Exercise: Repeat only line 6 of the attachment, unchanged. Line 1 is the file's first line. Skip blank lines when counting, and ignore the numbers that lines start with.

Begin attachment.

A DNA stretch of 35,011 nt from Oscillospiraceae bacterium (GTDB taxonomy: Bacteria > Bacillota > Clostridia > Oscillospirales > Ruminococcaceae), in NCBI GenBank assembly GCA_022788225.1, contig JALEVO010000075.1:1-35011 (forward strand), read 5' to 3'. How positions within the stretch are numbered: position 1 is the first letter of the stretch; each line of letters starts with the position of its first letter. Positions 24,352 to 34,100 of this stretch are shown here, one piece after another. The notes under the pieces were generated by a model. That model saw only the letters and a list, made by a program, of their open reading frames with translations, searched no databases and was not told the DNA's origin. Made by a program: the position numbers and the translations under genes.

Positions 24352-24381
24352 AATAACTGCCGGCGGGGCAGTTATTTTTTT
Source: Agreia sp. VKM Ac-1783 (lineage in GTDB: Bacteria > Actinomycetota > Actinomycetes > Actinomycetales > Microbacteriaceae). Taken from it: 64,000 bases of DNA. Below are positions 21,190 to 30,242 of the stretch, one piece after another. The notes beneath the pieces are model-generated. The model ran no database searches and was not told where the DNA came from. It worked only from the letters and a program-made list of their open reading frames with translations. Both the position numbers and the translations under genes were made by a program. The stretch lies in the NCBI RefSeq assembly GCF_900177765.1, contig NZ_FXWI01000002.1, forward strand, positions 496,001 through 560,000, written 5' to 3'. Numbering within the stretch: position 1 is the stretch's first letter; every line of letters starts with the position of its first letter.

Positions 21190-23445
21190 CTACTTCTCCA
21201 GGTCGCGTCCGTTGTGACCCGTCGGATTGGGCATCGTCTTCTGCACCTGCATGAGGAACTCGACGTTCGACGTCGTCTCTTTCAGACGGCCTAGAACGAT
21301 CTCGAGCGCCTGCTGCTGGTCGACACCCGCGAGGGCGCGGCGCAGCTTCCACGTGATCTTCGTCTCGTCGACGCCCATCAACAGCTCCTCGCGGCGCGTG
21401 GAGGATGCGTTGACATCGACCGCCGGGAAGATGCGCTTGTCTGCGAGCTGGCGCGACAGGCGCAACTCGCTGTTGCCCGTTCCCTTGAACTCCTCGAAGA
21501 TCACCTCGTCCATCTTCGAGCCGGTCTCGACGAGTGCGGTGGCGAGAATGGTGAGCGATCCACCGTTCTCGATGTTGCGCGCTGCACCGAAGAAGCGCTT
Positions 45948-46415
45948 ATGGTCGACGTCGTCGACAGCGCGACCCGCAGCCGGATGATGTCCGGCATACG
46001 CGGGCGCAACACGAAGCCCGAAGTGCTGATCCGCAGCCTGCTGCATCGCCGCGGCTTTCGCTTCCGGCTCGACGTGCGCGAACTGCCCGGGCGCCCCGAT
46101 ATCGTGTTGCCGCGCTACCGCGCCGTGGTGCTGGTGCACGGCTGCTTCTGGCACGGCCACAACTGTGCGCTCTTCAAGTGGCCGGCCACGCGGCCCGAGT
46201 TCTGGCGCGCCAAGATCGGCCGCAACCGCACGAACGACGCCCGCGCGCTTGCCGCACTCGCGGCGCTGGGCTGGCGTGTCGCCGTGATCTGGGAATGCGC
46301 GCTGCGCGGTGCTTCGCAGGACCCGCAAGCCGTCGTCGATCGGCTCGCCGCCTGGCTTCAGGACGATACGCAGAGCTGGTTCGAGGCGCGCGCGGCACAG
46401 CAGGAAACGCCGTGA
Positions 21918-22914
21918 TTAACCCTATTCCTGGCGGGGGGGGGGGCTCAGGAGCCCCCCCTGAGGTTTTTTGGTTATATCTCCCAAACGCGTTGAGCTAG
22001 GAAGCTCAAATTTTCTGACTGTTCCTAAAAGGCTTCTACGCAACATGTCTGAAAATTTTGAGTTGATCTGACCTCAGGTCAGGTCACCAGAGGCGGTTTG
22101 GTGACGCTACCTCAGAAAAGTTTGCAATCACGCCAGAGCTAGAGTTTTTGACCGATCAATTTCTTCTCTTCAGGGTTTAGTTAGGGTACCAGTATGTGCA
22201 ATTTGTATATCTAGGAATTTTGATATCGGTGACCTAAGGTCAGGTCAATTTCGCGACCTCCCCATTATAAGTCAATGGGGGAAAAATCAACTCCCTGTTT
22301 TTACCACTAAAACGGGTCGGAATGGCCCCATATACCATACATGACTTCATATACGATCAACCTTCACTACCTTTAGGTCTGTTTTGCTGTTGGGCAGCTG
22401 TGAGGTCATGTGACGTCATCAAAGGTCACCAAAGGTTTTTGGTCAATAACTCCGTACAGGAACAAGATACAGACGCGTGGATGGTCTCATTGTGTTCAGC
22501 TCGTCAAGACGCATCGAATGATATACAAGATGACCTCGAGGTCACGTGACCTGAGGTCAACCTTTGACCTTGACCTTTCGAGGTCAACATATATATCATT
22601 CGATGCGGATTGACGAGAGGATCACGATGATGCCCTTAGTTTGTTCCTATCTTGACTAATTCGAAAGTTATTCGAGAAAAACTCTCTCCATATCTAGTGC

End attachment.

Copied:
21190 CTACTTCTCCA